diagrams
Instead of closing dampers to reduce the air delivered to the spaces served by a VAV system while keeping fan speed constant (left), the power used by the fan can be considerably reduced by opening dampers and reducing the fan speed (right). Belimo damper actuators can supply information about damper position to a central controller to enable fan energy consumption to be reduced by as much as 50%.

Rethinking the control of VAV systems

Published:  13 December, 2006

How do you halve the energy used by the fan in a VAV air-conditioning system? ANDY BARLETT has a suggestion.

Buildings are estimated to account for 40% of the energy consumed in Europe, and Part L of the Building Regulations aims to highlight inefficient buildings and promote a ‘greener’ agenda. Reducing energy demand will help reduce greenhouse-gas emissions and provides a quick win for the EU, which has estimated a 22% saving in energy by 2010 just by focusing attention on this area.

The regulations also apply to the refurbishment of existing buildings, both domestic and commercial, and the new Part L means that buildings over 1000 m2 are covered by the regulations if they undergo any extension or material alteration, change of use, or alteration or revision of a controlled element or service — such as air conditioning.

The fans, pumps, chillers and boilers that comprise the main plant of some air-conditioning systems are big consumers of energy and are thus a natural focus for any energy-saving efforts. Fan optimisation is one way of reducing these energy costs.

In VAV (variable-air-volume) air-conditioning systems with conventional pressure control, the supply pressure is selected to provide enough air to the most unfavourably placed VAV unit during full-load operation. As a result the remaining units are oversupplied, and the excess pressure has to be eliminated by closing the dampers to reduce the airflow to the space. If a damper is closed by more than 40% a unit is operating in the most unfavourable range for control characteristics (noise, pressure losses and energy consumption).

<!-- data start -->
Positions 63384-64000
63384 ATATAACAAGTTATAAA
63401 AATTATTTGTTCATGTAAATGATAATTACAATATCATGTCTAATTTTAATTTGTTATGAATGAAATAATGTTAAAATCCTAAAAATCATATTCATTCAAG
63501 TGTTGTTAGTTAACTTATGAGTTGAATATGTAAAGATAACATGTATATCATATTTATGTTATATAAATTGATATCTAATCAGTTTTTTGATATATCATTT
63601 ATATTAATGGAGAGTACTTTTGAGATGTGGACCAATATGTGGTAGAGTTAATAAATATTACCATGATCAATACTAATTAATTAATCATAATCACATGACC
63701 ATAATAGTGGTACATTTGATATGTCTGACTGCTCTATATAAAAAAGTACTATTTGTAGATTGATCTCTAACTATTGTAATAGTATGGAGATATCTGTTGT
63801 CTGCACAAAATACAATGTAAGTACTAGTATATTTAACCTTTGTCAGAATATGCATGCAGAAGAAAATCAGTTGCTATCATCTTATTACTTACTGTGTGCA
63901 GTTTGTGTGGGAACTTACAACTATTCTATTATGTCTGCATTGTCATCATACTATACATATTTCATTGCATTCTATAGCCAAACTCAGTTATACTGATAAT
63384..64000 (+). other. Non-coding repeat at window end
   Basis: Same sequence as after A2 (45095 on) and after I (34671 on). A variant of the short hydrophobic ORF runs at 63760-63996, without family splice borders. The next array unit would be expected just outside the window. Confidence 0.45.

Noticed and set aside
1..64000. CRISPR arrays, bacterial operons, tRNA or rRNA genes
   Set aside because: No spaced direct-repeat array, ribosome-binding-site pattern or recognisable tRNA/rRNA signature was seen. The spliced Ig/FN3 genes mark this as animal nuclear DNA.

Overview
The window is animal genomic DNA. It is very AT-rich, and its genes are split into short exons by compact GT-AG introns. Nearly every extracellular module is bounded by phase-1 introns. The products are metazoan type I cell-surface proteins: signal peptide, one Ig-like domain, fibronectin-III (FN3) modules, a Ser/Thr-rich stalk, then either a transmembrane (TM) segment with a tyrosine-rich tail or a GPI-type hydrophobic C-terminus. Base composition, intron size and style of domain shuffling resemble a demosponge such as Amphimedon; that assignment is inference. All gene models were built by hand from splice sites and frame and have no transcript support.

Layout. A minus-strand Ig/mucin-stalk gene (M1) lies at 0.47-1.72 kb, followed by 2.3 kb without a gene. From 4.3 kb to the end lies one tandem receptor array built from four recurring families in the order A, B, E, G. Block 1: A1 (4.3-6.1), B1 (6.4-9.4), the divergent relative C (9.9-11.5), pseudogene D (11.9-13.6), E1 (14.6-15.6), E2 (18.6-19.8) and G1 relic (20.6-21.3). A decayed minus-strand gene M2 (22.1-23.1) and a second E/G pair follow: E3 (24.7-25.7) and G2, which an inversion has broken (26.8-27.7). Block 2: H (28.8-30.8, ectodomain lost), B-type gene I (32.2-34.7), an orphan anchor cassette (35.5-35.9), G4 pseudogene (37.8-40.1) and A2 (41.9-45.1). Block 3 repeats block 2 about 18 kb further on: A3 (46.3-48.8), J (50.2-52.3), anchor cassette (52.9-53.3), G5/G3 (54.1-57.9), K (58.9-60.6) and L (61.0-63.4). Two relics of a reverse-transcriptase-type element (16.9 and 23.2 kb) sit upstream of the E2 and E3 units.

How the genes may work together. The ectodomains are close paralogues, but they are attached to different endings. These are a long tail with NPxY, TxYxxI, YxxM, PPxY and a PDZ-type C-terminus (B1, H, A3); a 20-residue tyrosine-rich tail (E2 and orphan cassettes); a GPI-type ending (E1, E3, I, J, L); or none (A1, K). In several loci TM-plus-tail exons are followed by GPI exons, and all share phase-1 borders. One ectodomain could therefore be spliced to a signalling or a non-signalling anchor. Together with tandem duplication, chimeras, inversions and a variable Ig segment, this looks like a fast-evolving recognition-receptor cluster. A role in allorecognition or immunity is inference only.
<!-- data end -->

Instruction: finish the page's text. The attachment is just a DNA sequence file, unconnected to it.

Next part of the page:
To complement the use of dampers to regulate airflow in a VAV, Belimo’s Fan Optimiser makes it possible to control the fan according to overall volume of air required, based on feedback from damper actuators. As the speed of the fan is reduced in response to the lower demand for air, dampers are opened to the fullest possible extent to reduce their pressure drop. Supply-pressure regulation can be dispensed with and fan energy consumption cut by as much as 50%. Energy costs will be reduced and the convenience for users increased.

The two diagrams show how the same airflow can be supplied by opening dampers and reducing the pressure developed by the fan. With fan optimisation the required volume, actual volume and damper position are all recorded via the MP-Bus that links the actuators and controller, analysed by the optimiser and specified as a set-point for the frequency converter. This enables the system to be operated in the optimum range for control characteristics, energy consumption and noise. The damper which is open the widest serves as a reference, as shown in the diagrams.

The system is operated by the fan optimiser with optimum damper positions based on current demand signals. The objective is to keep the pressure loss across the VAV units as low as possible and thus permanently reduce operating costs by decreasing the fan output.

The damper position of each VAV unit is recorded and transferred to the fan optimiser via the MP-Bus. These values are used there as a control variable for regulating the fan controlled by the frequency converter. As a result of this technology, an energy saving of up to 50% can be achieved compared to conventional systems in which fans are controlled by air duct pressure.

Controlling damper position and fan speed in this way brings a host of other benefits.

• Lower costs, because supply and exhaust-air pressure controls are eliminated.

• Quicker installation — standard cable for the 3-wire MP-Bus.

• Easier commissioning, due to the elimination of pressure controls.

• Quieter operation; flow noise through the units and ductwork is reduced by lowering the supply pressure.

• Operational reliability is increased, with pressure losses due to filter contamination automatically being compensated. Complaints such as the system not supplying enough air are a thing of the past.

• Optimum cost-benefit ratio; the investment pays even with small and medium-sized buildings.

• Can be used for new systems, retrofitting for system optimisation and renovation of existing systems. All VAV compacts (LMV-D2M/NMV-D2M) from 2001 onwards, support the optimiser function.

• Simple engineering and efficient commissioning — thanks to the pre-configuration, LCD display and self-adaptive control function.

Andy Bartlett is managing director of Belimo Automation www.belimo.co.uk



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